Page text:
The Shmita Bomb

Boaz Willis

About Boaz Willis

I’m a Yid born and raised in Los Angeles, California. After spending time studying in a yeshiva I fell in love with Mishnah, yet was largely bored by the rote and non-dynamic ways of teaching/learning that are characteristic of so many Jewish learning institutions. I longed for something more casual and accessible, yet just as impactful and inspiring. I began thinking of non-traditional forms of learning – observation, simulation, gamification – and how these might have a place in the framework of Jewish learning. I launched ‘The ShtarkShirts Project’ in the hopes that some of these ideas might take root within the broader Jewish community. I began by re-thinking Jewish garb. I often ask people what their clothing represents, logos, designs, and patterns usually have a story behind them and make for ripe conversation. I asked myself ‘What would I have to wear to provoke conversation about torah?’ I decided to create T-shirts with illustrations of mishnah on them, this way when someone asks it’s not too hard to cite an exact source, and begin learning together word by word. My latest invention is the Mishnah Bomb Card, and I’m very excited to see how it can impact Jewish discourse.

About The Shmita Bomb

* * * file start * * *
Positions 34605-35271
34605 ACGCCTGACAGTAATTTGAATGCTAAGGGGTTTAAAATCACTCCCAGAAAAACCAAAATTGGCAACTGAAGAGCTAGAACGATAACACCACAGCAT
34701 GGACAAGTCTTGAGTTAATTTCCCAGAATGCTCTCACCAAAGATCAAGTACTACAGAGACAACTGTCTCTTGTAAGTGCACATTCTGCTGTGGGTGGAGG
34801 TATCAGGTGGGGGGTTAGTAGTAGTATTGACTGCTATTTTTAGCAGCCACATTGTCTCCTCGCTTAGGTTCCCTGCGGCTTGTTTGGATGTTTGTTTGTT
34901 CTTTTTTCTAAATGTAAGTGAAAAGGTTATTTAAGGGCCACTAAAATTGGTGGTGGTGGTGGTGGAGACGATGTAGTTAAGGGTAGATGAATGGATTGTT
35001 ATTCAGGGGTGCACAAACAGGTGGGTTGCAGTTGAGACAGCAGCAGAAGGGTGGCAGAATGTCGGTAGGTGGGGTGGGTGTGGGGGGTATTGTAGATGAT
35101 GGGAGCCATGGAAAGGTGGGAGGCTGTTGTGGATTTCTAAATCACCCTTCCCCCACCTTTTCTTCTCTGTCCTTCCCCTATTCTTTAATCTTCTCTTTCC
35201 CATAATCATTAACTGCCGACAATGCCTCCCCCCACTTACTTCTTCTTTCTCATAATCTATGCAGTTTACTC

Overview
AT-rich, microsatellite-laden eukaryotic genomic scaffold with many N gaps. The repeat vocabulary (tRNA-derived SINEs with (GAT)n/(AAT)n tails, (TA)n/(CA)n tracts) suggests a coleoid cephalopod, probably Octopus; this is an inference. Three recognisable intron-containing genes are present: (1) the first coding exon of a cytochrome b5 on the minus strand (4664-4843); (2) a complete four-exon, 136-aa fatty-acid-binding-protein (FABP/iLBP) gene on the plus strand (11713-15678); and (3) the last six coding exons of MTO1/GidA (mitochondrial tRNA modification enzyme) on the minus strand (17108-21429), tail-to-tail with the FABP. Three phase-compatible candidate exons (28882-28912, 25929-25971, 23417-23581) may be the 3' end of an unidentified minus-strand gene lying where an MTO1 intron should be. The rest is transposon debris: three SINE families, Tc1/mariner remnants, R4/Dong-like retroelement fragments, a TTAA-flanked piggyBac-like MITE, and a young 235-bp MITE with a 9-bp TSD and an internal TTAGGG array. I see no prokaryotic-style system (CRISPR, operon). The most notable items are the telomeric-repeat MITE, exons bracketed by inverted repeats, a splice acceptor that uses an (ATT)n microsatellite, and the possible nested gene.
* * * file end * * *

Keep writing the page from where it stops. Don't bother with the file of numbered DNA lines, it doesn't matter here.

Mishnah Bomb – Verb The act of unsuspectingly reminding another Jew of their ever-present obligation to study Torah; mainly through the recitation of laws recorded in the Mishnah. Often executed by hiding a Mishnah Card in a place that will later be discovered by another, obligating them to memorize the attached mishnah. The Shmita Project Mishnah Bomb obligates us in reciting and upholding the traditions cited in Mishnah Sheviit. Within this tractate I’ve chosen to highlight mishnah 10:1, which articulates a basic principle that ‘שְׂכַר שָׂכִיר, אֵינוֹ מְשַׁמֵּט’ – ‘A workers’ wage-debt is not cancelled. As we’re living in a world where wealth is further consolidated by obscenely rich owners/employers, we must fight even harder for workers rights and wages. Wage-theft: the failure to pay workers what is owed to them, is still a prominent issue for low-income wage workers. These people are those that are already struggling most to make ends meet, and further disenfranchisement has a disproportionate impact on their suffering. In reflecting on our sages wisdom, we are charged with safeguarding the wages of workers and paying them what is due, an imperative that does not cease with the shmita year. The Shmita Project Mishnah Bomb Card therefore has a number of expressed uses:To recite and recognize our commitment to workers and the debts due to them.To encourage our communities to hold employers accountable for their exploitation of labor. To encourage workers to demand what’s owed to them.With the creation of the Mishnah Bomb, I’ve resituated Oral Torah and Mishnah as it had been preserved in the time of our sages – a communal performance of recitation and explication. However, I’ve done so by harnessing the power of modern tech, directing users with QR codes, Soundcloud recordings, and infographics. To get your own set go to!